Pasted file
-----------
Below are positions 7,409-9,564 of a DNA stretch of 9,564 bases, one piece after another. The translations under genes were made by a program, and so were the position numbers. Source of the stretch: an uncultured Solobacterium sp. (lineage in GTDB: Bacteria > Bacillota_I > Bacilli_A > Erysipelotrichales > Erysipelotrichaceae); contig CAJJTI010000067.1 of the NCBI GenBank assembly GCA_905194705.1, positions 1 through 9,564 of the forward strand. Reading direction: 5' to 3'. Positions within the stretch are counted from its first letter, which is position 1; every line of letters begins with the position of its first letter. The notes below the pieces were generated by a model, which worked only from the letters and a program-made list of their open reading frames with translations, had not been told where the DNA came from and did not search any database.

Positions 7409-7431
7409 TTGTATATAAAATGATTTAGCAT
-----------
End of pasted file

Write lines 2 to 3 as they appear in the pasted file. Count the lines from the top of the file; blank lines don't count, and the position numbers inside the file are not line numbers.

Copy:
Positions 7409-7431
7409 TTGTATATAAAATGATTTAGCAT